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September 2006

Stroke and Memory Decline: A Question of Degenerative or Vascular Origin

Arch Neurol. 2006;63(9):1347-1348. doi:10.1001/archneur.63.9.1347-b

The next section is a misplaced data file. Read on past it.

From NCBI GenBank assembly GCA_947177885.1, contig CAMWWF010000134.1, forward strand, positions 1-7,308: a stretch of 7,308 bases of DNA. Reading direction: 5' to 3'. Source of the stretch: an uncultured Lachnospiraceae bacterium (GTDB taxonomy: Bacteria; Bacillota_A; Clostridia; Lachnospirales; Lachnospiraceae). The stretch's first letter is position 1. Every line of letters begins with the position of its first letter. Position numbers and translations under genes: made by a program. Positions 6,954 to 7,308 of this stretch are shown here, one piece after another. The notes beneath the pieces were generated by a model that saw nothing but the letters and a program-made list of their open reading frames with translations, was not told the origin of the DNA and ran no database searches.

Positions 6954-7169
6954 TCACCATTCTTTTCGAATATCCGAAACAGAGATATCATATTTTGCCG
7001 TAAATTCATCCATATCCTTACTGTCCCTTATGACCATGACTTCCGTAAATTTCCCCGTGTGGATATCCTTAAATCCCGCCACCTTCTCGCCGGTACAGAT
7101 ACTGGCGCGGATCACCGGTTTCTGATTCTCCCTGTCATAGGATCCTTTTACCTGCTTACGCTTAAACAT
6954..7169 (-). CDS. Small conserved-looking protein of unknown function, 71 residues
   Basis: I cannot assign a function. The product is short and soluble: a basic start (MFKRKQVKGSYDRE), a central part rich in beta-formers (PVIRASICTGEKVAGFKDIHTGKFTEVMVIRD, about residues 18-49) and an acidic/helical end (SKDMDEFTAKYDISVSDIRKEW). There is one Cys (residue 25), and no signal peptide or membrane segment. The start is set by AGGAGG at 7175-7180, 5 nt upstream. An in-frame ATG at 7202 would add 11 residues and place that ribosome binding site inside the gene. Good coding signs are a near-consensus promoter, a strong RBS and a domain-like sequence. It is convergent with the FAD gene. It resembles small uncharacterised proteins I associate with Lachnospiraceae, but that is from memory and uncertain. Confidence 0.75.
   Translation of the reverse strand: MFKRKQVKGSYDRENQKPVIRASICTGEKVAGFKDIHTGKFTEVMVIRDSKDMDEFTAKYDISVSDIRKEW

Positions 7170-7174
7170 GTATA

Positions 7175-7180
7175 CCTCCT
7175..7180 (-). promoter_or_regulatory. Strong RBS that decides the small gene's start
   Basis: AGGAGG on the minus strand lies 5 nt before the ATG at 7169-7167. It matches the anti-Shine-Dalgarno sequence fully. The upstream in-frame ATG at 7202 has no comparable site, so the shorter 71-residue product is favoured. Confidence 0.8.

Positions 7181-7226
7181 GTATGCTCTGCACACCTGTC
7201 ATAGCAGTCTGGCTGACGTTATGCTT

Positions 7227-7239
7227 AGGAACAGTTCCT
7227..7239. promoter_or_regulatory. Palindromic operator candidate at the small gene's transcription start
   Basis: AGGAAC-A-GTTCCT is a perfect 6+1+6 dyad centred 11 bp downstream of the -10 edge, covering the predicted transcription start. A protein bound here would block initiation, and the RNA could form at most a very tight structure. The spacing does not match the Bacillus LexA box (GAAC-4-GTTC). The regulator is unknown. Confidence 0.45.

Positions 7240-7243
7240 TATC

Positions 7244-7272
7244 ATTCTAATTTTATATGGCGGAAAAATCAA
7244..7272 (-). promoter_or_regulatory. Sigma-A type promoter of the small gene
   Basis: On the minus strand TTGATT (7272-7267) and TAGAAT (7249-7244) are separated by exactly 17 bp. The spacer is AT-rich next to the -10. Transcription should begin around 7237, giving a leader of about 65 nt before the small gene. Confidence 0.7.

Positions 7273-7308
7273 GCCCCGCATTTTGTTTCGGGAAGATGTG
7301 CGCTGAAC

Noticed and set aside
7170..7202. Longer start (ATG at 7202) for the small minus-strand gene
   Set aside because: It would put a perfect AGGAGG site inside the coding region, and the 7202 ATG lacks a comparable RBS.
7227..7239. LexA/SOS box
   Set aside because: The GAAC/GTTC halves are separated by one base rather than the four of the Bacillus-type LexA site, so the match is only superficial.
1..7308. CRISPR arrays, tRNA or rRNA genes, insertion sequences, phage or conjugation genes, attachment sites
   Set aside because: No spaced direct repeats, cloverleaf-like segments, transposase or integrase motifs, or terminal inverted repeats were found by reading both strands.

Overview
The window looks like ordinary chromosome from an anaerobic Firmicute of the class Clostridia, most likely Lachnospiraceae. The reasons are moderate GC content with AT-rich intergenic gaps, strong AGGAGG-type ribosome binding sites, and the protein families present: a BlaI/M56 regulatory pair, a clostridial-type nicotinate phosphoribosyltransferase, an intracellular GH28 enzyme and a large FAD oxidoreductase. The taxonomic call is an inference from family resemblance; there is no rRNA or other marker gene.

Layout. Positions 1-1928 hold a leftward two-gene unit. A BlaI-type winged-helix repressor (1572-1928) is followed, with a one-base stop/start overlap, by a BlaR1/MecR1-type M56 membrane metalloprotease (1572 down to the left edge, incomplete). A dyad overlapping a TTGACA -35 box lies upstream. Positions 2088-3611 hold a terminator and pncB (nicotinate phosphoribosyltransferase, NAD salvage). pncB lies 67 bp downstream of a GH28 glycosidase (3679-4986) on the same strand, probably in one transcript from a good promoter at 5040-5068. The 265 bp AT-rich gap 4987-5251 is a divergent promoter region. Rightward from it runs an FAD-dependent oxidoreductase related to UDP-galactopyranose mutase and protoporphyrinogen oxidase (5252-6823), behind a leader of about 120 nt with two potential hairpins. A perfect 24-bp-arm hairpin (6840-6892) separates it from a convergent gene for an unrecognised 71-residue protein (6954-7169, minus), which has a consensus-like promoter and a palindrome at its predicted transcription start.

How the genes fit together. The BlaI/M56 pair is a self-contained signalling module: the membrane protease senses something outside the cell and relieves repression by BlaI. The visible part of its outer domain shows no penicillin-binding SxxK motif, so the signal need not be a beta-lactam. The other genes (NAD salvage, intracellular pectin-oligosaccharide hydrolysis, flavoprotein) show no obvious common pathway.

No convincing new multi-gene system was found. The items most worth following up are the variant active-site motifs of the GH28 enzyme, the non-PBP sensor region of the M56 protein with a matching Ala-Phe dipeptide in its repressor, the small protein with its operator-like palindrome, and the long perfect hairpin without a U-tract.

Reitz and colleagues1 reported the results of a very interesting community-based study involving 1271 elderly persons without dementia or cognitive decline in New York, in which a history of stroke was related to a progressive decline in memory and abstract/visuospatial performance, particularly among men and those without an apolipoprotein E ε4 allele. The authors discussed these results as consistent with studies showing an increased risk of Alzheimer disease (AD) in persons with stroke,2 postulating that if stroke is related to a higher risk of AD, it must be related to a decline in memory, and suggesting a degenerative origin for the memory performance decline associated with stroke. In the Italian Longitudinal Study on Aging (ILSA),3 we evaluated 2963 individuals from a population-based sample and found no association between stroke and incident mild cognitive impairment. However, there was a nonsignificant trend for stroke as a risk factor of progression of mild cognitive impairment to dementia, and among those who progressed to dementia, 60% progressed to AD and 33% to vascular dementia. These findings confirm those of Reitz and colleagues suggesting that, in a predementia syndrome with a cognitive pattern similar to AD and with a central role for memory decline, stroke may also influence the rate of progression to dementia both of degenerative or vascular origin.

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